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Large Triassic eusauropterygians from Lower Muschelkalk in The Netherlands

Ben Creisler

A new online paper:

Dennis F. A. E. Voeten, P. Martin Sander & Nicole Klein (2014)
Skeletal material from larger Eusauropterygia (Reptilia:
Eosauropterygia) with nothosaurian and cymatosaurian affinities from
the Lower Muschelkalk of Winterswijk, The Netherlands.
Paläontologische Zeitschrift (advance online publication)
DOI: 10.1007/s12542-014-0250-4

Eusauropterygian elements from the Lower Muschelkalk (Vossenveld
Formation) of Winterswijk, The Netherlands, comprising three mandibles
and a selection of postcranial material, are described. The new
mandibles correspond to crania larger than eusauropterygian cranial
material previously known from this locality. The postcranial material
represents a selection of isolated and associated material of
comparably large size. Two of the mandibles conform to the morphology
commonly recognized in Nothosaurus from the Lower Muschelkalk, but the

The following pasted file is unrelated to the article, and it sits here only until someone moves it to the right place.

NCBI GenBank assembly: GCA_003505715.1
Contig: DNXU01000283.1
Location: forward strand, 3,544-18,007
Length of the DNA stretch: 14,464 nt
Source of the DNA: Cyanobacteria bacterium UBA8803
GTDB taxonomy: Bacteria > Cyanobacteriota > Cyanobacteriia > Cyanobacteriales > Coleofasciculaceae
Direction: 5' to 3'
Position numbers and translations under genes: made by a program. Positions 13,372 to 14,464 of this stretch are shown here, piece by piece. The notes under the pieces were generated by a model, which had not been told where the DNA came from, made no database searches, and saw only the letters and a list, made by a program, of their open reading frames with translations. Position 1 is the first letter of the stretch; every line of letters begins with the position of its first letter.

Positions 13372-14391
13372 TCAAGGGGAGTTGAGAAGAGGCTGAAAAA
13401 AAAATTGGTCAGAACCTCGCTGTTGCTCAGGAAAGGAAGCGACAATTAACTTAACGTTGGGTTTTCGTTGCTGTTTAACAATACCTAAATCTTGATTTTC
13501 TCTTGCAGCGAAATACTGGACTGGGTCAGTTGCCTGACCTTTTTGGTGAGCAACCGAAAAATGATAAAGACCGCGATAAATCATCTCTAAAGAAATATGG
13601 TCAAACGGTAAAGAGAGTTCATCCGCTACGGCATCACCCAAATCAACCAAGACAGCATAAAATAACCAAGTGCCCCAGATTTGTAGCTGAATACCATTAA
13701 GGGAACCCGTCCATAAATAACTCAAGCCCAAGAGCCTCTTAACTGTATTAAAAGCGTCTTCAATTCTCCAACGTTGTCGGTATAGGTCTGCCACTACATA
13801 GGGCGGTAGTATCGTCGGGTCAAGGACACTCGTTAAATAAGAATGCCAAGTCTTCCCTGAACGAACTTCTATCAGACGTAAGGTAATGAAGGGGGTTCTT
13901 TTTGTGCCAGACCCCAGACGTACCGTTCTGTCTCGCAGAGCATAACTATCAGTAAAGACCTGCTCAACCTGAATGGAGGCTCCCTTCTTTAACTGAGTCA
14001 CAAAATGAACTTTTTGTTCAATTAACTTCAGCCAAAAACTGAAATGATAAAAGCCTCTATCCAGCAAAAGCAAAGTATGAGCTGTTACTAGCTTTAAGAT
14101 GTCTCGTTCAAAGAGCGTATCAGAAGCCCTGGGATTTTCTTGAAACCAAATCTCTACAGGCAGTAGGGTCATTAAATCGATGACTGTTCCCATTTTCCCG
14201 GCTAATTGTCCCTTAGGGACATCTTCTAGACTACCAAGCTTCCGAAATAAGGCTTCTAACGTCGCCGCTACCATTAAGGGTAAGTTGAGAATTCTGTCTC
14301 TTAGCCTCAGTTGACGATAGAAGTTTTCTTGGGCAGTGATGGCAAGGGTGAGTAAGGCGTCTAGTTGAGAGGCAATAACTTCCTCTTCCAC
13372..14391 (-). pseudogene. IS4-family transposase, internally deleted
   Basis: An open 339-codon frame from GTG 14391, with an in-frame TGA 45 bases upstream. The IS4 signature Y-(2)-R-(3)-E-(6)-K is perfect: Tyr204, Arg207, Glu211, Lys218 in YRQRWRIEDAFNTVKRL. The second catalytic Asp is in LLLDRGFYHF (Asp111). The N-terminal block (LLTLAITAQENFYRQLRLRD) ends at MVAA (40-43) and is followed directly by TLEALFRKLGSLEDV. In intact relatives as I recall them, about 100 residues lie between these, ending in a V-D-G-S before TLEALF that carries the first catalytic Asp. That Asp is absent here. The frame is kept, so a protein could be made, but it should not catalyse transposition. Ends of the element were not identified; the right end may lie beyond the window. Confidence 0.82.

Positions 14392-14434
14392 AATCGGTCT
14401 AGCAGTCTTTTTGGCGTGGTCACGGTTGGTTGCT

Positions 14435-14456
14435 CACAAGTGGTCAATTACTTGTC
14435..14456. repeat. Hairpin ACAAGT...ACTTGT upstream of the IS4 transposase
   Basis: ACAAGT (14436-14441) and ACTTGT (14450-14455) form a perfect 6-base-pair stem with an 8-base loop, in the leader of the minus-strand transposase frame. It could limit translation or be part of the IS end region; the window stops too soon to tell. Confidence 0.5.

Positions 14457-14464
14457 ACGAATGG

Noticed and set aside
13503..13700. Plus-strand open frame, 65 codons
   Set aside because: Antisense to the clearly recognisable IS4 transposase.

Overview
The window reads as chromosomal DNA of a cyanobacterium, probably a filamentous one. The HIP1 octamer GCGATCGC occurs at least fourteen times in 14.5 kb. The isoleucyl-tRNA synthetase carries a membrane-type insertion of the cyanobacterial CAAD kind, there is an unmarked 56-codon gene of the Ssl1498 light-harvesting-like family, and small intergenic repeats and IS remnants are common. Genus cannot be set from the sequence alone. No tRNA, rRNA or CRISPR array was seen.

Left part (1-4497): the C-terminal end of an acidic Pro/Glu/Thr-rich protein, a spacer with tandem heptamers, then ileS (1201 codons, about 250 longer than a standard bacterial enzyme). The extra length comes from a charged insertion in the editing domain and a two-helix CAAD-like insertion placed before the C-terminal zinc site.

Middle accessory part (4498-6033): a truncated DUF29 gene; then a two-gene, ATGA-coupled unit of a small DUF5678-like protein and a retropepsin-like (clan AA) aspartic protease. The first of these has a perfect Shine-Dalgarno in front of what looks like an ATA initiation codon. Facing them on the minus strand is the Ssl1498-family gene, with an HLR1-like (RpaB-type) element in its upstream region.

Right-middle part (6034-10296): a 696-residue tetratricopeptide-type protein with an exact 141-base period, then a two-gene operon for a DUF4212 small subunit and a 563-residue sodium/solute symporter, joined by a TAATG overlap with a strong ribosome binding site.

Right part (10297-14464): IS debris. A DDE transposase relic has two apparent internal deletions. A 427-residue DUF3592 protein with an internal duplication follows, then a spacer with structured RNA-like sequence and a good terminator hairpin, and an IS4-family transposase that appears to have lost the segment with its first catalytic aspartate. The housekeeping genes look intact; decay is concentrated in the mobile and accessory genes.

third mandible accommodates five fangs per ramus in the symphyseal
domain and exhibits a symphyseal ratio of 1.04, a condition not yet
described for Eusauropterygia from the Vossenveld Formation. Body
length for the animals represented by the finds was estimated through
dimensional comparison with MB.R.27, a nearly complete skeleton from
the lower Middle Muschelkalk locality of Rüdersdorf (Germany) assigned
to Nothosaurus marchicus. Body length estimates for the individuals
represented by the largest mandible and by a selection of associated
postcranial material exceed 1,500 mm; approximately 50 % larger than
the eusauropterygian taxa from Winterswijk described so far.
Furthermore, certain morphological characters identified in one
mandible and in the postcranial elements suggest a cymatosaurian
affinity over a nothosaurian affinity. The present study indicates
eusauropterygian diversity during the Lower Muschelkalk was greater
than traditionally believed. This challenges the concept of a slow
paced, gradual biotic response to the origination and expansion of the
Muschelkalk Sea, which commenced only 5 million years after the
Permian–Triassic mass extinction event.